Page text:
In many previous blog posts, I have alluded to it. I have used it as an example of the dangers of perfectionism, as evidence of my own prideful nature, and as a point of reference to show how I’ve grown.
The “monster,” as my journal refers to it.
The eating disorder.
It’s something I can only really recognize in foresight and hindsight.
I remember Googling “symptoms of eating disorder” or “am I anorexic” as a frightened sixteen-year-old. However, while I was frightened by my sudden aversion to the healthy-sized portions of a growing teenager and by the falling number on my bathroom scale, I was also fascinated.
There is (or, at least, was) a romance to an eating disorder. It’s wrong that this is the case and I hate to think that I was not only drawn in by it, but desired it. Being thin became part of my self-adopted identity. Being able to function on an unrealistically low amount of food became a point of pride. Being able to wrap my hands more than completely around my thigh was a source of security.
The media’s portrayal of the female ideal was possibly a factor, but I can’t solely blame magazine covers or fashion models. It was my perception. It was what I chose to exalt that I then chose to embody. And it was not just magazines. In fact, I could care less about magazines. It was about my image, sure, but it was also about my whole person; I was not necessarily trying to be the same measurements as Taylor Swift, but I was trying to have the control that celebrities and models seemed to represent. Sure, I wanted to be thin, but on a deeper level, I wanted to be in control.
This struggle was made worse by what I chose to focus on not just in media, but in my own area of passion: literature.
Scarlett O’Hara’s “seventeen-inch waist, the smallest in three counties” became an obsession, regardless of whether organ-damaging corsets were the true cause of her tiny size.
Erik, Leroux’s Phantom of the Opera, was another odd ideal. If the genius artist only needed one meal a day, why should I need more?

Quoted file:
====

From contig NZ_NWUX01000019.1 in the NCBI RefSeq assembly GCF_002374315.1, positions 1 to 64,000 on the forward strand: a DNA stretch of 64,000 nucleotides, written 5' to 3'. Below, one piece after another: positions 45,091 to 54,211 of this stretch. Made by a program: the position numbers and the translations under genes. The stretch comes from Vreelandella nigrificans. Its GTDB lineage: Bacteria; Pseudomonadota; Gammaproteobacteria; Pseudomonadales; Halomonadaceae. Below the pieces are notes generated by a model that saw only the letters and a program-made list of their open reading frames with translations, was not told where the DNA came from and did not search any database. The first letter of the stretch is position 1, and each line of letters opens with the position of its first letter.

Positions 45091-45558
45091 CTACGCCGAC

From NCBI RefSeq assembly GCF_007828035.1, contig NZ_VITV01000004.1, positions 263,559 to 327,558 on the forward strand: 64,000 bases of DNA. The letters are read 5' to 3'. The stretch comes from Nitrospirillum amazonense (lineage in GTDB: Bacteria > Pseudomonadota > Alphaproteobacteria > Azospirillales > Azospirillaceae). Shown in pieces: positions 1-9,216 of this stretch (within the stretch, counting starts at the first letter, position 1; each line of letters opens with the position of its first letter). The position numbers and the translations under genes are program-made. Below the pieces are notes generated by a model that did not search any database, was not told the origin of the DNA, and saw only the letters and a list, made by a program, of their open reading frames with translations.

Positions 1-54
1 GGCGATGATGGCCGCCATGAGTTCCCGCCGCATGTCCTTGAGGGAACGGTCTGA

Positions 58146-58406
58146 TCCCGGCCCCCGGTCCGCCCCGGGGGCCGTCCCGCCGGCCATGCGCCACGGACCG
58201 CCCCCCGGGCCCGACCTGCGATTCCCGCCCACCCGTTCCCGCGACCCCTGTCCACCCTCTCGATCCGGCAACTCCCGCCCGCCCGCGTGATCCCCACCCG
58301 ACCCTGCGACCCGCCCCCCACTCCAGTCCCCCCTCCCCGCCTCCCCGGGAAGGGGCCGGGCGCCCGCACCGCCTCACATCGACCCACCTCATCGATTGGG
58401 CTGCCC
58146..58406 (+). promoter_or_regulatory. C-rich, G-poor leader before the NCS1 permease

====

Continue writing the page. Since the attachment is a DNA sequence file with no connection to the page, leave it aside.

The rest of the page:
Worst of all was a book called Wintergirls. It is literally about characters battling anorexia and I secretly consumed chunks of it every once in a while in the school library. First, I read it with intrigue, then disgust. I vowed I’d never let my eating get as bad as those characters. And I suppose I didn’t. But oh, how close I came, I fear that my mindset was no better than theirs.
I could go on incriminating book characters, actors, and even ordinary people from my day-to-day life who happened to be naturally thin, but ultimately it was not a matter of their sizes or eating habits, but my own skewed perspective. This I can recognize in hindsight. At the beginning of the slippery slope, I knew something was off, but the intrigue and distractions lead me further down the hole.
Not only was I curious to see if I too had the makings of a petite Southern Belle or angsty artist, but I was able to hide this temptation toward disordered eating behind distractions. Literature and music, my two loves, became curtains to obscure what was taking center stage in my attention. If I was hungry, I would take a meagre portion to my room and read as I nibbled slowly, hoping to escape far enough into a story to forget that I was still hungry. Or, worse maybe, I would not allow myself food until I’d finished my allotted practice time. By then, I’d be past knowing how hungry I was and would be contented with another tiny meal.
But I knew I had a problem. I just went about fixing it in all the wrong ways.
Instead of realizing worth apart from my external appearance, I would search “healthy-sized celebrities” and continue to compare myself as if adding “healthy” to the Pinterest search made it rational and helpful. I would bring extra snacks to school to reassure my parents…which I would force my friends to share with me. I would take quizzes to self-diagnose myself with the disorder as if by accepting that I had one it would take care of itself or, worse, be a valid part of my identity.
I was always hungry and always balanced on the edge between total control and loss of control. In fact, I found that in trying to have complete control in my life, I lost control. I was never a rebellious teenager in the traditional sense, but I lashed out at my family. I would make a point of ordering “healthy” foods when we went out to eat as if that made me better than those eating burgers. I would retreat to my room or the park where I liked to walk more and more frequently.
I started to recover only with time and I know that I will never stop battling the “monster.” I do not aim to offer a step-by-step recovery manual, nor to I really know if I have any advice worth sharing. But what really started me thinking toward recovery – seriously considering and beginning to act – was talking to people who had either 1) been through a similar struggle and/or 2) worked with those who had.
I was lucky. My parents, so concerned for my well-being and tired of fighting the monster that I had allowed to take over, nearly sent me to a rehabilitation center. That was my wakeup call and I agreed to go to a nutritionist instead. To this day, I remember her as one of the kindest and most helpful people I have ever had the joy to meet. She explained how common this problem is and prescribed a healthy, nourishing diet to help me slowly gain weight. I was scared. By this time, I had zip-lined over the rainforest, held a tarantula, given speeches in front of large crowds, performed in competitions, etc. But this– the mere thought of gaining ten pounds –was a challenge I didn’t know if I could face. And I didn’t, not really.